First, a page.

The growing supply-chain tension is why the European duty-paid premium over the LME cash price has exploded from under $300 per tonne in December to a current $442.
Europe’s aluminium production woes will last as long as the rolling energy crunch and maybe longer if this year’s high spot prices become embedded in higher forward pricing structures.
Output, however, should pick up in both North and Latin America.
A 2.4% drop in North American output last year was largely down to a four-month strike at the Kitimat smelter in Canada, production at the 432,000-tonne-per-year plant falling to 263,000 tonnes in 2021.
The strike ended in October and the plant will undergo a controlled restart this year, according to operator Rio Tinto (RIO.L).
Argentina’s Aluar smelter will also be returning to full 400,000-tonne capacity this year after running at 75% during the COVID-19 pandemic.
Latin America saw the fastest production growth of any region last year and is on track to remain a significant driver of global run-rates this year.
However, whatever happens in the rest of the world pales into insignificance relative to China, which last year still accounted for 57% of the world’s primary aluminium production.
Citi estimates potential restarts and delayed new smelters could amount to three million tonnes per year of production capacity coming on line this year.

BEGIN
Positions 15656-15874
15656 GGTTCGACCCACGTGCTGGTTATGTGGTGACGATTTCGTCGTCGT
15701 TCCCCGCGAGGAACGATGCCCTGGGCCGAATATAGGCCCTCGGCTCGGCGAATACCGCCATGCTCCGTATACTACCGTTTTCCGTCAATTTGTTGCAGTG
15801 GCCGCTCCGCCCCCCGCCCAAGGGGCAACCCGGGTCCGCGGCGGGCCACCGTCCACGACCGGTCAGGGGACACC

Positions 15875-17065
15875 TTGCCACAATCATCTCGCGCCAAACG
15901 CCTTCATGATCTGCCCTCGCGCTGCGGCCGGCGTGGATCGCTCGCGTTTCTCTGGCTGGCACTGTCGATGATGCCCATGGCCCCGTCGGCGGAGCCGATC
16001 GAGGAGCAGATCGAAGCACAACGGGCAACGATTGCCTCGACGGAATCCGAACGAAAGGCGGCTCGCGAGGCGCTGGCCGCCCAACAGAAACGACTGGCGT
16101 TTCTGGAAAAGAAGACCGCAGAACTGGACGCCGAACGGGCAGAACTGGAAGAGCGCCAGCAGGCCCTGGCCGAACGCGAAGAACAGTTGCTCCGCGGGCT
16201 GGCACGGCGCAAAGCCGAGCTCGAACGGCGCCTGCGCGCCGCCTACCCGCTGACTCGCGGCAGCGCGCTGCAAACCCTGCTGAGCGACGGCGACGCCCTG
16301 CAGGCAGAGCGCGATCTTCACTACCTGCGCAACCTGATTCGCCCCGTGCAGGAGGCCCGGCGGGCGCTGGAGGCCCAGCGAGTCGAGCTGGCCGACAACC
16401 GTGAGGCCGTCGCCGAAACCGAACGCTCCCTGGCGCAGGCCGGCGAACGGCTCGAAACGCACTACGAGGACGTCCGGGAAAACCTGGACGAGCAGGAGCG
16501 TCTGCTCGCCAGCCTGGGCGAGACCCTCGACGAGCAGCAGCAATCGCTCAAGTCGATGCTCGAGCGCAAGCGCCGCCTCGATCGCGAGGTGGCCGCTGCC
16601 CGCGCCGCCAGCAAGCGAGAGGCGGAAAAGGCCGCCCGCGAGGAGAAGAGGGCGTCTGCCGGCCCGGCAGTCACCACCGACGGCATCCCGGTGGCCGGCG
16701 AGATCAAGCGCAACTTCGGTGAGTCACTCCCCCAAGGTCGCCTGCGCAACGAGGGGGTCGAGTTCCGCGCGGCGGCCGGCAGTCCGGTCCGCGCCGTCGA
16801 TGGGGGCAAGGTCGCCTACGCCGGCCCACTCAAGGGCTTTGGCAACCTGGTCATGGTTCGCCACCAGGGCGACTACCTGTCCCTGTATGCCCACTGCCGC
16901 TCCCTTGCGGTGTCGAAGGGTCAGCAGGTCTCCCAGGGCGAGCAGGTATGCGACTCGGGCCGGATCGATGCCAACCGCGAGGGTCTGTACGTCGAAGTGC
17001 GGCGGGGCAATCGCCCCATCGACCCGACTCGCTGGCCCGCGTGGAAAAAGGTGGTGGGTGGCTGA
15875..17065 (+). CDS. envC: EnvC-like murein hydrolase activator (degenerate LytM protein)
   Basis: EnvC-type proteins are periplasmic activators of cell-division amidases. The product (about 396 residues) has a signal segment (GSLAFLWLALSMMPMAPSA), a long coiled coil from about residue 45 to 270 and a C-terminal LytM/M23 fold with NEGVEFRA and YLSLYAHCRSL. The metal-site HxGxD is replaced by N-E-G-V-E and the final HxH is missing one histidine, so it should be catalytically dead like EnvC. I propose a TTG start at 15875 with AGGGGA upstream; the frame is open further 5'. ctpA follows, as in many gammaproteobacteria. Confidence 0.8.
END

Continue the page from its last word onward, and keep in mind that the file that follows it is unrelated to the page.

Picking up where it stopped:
That would have global implications, both dampening China’s appetite for primary metal imports and boosting its exports of semi-manufactured products.
However, here too everything hangs on energy and power.
Beijing remains committed to peak coal usage by 2025 but it’s clear that last year’ dual-control energy targets were too severe, requiring a series of policy adjustments, not least orders to domestic coal operators to boost production into winter.
There will probably be a lot more fine-tuning by policy-makers seeking to balance decarbonisation with the country’s still fast-growing energy requirements.
That may open a regulatory window for aluminium operators to restart idled and launch new capacity to capitalise on the current boom in prices.
But China’s pledge to start phasing down coal use from 2026 still spells big trouble for its primary aluminium sector.
Despite a collective rush to tap Yunnan’s hydro-energy grid, coal remains the dominant power source for the country’s smelters, accounting for 88% of the 37 million tonnes of aluminium produced in 2020, according to the IAI.
Targets may be adjusted in the coming months, but last year’s crunch may be the first of many, which is why so many analysts are talking about a fundamental shift in China’s aluminium dynamics.
Moreover, Europe’s lengthening list of smelter casualties is a warning sign that power availability poses a fundamental challenge for the aluminium industry globally.
The opinions expressed here are those of the author, a columnist for Reuters.
Register now for FREE unlimited access to Reuters.com
Editing by Jan Harvey
Our Standards: The Thomson Reuters Trust Principles.